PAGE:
When Reform Addresses Poverty, Not Just Schools

Cross-posted from Gatsby in L.A.

By Ellie Herman

So I’ve been running around town for the last six years yelling “the problem isn’t bad teachers, the problem is poverty” and finally somebody did something about it. Okay, it wasn’t just because I was yelling. In the factionalized world of education, most people outside of the Ed Reform camp hold the same view: that the fundamental reason students of color in low-income communities fare less well than more affluent students is the trauma caused by poverty, which often leads to overcrowded living situations, parents in crisis, transient families, violence in the community, lack of access to medical care and sometimes lack of food, and until we improve those conditions, the achievement gap will not change (as indeed it has not despite over a decade of Education Reform and several decades of other various education crazes.)

Now the Department of Education is testing the theory by investing heavily in a program called Promise Neighborhoods, loosely based on Geoffrey Canada’s ongoing experiment in the Harlem Children’s Zone. Billed as a new kind of education reform, Promise Neighborhoods turn schools into neighborhood hubs of community services, including health care, tutoring, academic enrichment, college counseling and intensive outreach to involve parents. Los Angeles received the largest grant of any city: $30 million for five years, to be matched by private grants and administered by Youth Policy Institute, a non-profit whose mission statement is “to reduce poverty by ensuring families have access to high quality schools, wrap-around education and technology services, enabling a successful transition from cradle to college and career.”  The new funding targets 19 LAUSD and charter schools in East Hollywood and Pacoima and has a stated goal of “creating a cradle-to-college-and-career pipeline.”

They have five years to pull it off.

In order to maintain their funding after five years, the Promise Neighborhoods need to demonstrate growth on 23 indicators measuring everything from traditional data like test score gains, graduation rates and attendance to more unusual data like the number of parents who report reading to their children three or more times a week or the number of students who feel safe travelling to and from school or who consume fruits and vegetables or exercise regularly. Some of these indicators will be extremely tough to affect through social services alone, like the number of students who transfer out of a school, something that can be affected by family transience, or the number and percent of students who have internet access at home.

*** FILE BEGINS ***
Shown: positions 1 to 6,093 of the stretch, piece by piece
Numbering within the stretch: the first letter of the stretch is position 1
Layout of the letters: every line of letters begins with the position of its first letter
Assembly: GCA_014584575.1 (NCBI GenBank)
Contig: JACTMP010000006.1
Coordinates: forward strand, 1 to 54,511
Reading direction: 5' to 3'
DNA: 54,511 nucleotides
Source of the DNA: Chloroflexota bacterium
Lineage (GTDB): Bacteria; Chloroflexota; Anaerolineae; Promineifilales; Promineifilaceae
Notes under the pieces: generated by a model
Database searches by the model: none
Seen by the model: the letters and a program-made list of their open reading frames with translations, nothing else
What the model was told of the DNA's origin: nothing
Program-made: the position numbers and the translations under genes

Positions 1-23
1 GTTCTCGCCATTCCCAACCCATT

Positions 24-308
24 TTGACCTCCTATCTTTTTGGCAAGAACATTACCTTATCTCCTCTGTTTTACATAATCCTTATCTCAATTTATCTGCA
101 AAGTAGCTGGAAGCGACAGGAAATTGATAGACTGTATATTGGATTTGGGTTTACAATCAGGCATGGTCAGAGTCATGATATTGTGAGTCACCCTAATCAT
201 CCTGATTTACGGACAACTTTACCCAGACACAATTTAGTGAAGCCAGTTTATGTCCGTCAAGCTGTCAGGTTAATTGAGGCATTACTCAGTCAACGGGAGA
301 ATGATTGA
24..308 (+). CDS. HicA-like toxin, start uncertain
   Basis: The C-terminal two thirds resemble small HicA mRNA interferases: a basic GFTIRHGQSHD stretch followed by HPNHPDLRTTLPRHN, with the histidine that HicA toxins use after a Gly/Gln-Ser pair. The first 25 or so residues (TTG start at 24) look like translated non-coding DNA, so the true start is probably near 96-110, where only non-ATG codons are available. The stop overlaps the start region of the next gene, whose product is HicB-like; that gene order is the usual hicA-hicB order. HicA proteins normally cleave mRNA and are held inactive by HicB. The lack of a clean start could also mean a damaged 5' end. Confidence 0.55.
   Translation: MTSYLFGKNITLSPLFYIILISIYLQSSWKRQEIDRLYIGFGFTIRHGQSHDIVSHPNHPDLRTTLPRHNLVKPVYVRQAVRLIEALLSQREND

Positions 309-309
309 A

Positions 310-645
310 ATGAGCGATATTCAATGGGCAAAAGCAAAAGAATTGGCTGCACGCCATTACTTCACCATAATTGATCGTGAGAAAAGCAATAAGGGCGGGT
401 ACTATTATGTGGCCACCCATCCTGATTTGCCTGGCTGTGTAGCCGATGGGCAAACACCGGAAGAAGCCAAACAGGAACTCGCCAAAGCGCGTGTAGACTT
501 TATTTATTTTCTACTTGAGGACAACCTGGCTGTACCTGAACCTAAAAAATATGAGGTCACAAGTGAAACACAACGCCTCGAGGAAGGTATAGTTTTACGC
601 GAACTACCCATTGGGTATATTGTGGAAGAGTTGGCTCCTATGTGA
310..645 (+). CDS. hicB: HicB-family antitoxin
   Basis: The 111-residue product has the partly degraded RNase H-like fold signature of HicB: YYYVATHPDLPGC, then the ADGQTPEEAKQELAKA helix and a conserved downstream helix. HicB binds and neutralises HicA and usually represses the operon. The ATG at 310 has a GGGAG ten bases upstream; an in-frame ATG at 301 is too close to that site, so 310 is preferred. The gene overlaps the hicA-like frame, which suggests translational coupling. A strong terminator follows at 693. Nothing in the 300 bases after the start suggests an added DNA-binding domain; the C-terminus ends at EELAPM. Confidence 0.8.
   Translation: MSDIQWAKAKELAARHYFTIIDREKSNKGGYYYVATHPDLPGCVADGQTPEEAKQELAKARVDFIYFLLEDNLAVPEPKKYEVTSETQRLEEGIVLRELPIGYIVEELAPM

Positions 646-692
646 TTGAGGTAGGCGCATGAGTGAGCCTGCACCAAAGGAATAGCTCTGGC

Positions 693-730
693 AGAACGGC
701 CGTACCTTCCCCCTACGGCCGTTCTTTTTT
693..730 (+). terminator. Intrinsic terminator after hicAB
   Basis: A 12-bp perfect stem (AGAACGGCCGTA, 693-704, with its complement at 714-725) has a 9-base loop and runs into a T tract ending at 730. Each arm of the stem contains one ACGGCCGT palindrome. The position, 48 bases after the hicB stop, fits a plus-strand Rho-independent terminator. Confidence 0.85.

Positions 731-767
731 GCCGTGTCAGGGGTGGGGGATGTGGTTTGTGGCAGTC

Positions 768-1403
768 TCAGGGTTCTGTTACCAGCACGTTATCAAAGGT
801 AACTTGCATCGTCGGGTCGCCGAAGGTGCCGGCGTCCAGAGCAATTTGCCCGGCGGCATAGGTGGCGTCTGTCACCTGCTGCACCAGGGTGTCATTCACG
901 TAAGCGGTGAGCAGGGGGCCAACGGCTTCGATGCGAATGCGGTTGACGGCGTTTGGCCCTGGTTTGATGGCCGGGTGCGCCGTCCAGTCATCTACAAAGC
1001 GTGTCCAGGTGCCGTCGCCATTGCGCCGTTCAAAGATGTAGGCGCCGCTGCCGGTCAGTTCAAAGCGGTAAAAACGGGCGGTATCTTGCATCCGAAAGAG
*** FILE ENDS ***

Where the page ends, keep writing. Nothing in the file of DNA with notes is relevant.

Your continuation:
It seems to me that the most meaningful measure is also going to be the hardest to pull off: the number and percent of students who graduate with a regular high school diploma and then get a postsecondary degree, vocational certificate or other industry-recognized certification or credential without the need for remediation (emphasis theirs.) I actually don’t even know how you measure that in five years, much less accomplish it; getting large numbers of students through college without remediation is the big Kahuna of public education, something that no school in a high poverty neighborhood, as far as I can tell, has ever accomplished with much success.

Fascinated by the program, I went to visit Jorge Cortez, YPI’s Los Angeles Promise Neighborhood (LAPN)Assistant Director of Community Schools in Pacoima. Jorge, who was born in El Salvador, came to the United States when he was two and was the first in his family to graduate from college, earning a Master’s in Public Administration and starting his professional life as a teacher. Disheartened by the instability of public education, he decided to face the problem head on and landed as a YPI community school coordinator connecting students, parents and community members to wrap-around services, rising in the organization over the years.